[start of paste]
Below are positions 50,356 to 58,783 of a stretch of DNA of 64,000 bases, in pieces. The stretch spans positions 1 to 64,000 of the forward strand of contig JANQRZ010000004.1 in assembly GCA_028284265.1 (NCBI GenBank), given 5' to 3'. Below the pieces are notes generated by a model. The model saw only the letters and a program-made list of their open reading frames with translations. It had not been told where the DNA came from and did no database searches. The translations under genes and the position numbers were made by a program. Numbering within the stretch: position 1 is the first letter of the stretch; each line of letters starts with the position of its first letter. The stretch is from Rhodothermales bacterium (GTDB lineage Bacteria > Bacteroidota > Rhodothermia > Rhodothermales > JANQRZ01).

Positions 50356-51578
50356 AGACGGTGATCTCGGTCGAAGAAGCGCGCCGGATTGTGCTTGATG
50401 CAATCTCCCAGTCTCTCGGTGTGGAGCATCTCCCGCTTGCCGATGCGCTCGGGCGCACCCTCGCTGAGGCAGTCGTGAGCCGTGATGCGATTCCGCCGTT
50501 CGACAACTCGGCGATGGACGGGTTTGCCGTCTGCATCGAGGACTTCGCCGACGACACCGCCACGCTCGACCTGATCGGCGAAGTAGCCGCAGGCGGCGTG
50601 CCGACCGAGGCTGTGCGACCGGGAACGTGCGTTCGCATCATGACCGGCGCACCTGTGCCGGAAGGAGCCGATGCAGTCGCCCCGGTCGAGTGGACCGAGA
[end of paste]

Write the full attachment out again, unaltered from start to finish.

Below are positions 50,356 to 58,783 of a stretch of DNA of 64,000 bases, in pieces. The stretch spans positions 1 to 64,000 of the forward strand of contig JANQRZ010000004.1 in assembly GCA_028284265.1 (NCBI GenBank), given 5' to 3'. Below the pieces are notes generated by a model. The model saw only the letters and a program-made list of their open reading frames with translations. It had not been told where the DNA came from and did no database searches. The translations under genes and the position numbers were made by a program. Numbering within the stretch: position 1 is the first letter of the stretch; each line of letters starts with the position of its first letter. The stretch is from Rhodothermales bacterium (GTDB lineage Bacteria > Bacteroidota > Rhodothermia > Rhodothermales > JANQRZ01).

Positions 50356-51578
50356 AGACGGTGATCTCGGTCGAAGAAGCGCGCCGGATTGTGCTTGATG
50401 CAATCTCCCAGTCTCTCGGTGTGGAGCATCTCCCGCTTGCCGATGCGCTCGGGCGCACCCTCGCTGAGGCAGTCGTGAGCCGTGATGCGATTCCGCCGTT
50501 CGACAACTCGGCGATGGACGGGTTTGCCGTCTGCATCGAGGACTTCGCCGACGACACCGCCACGCTCGACCTGATCGGCGAAGTAGCCGCAGGCGGCGTG
50601 CCGACCGAGGCTGTGCGACCGGGAACGTGCGTTCGCATCATGACCGGCGCACCTGTGCCGGAAGGAGCCGATGCAGTCGCCCCGGTCGAGTGGACCGAGA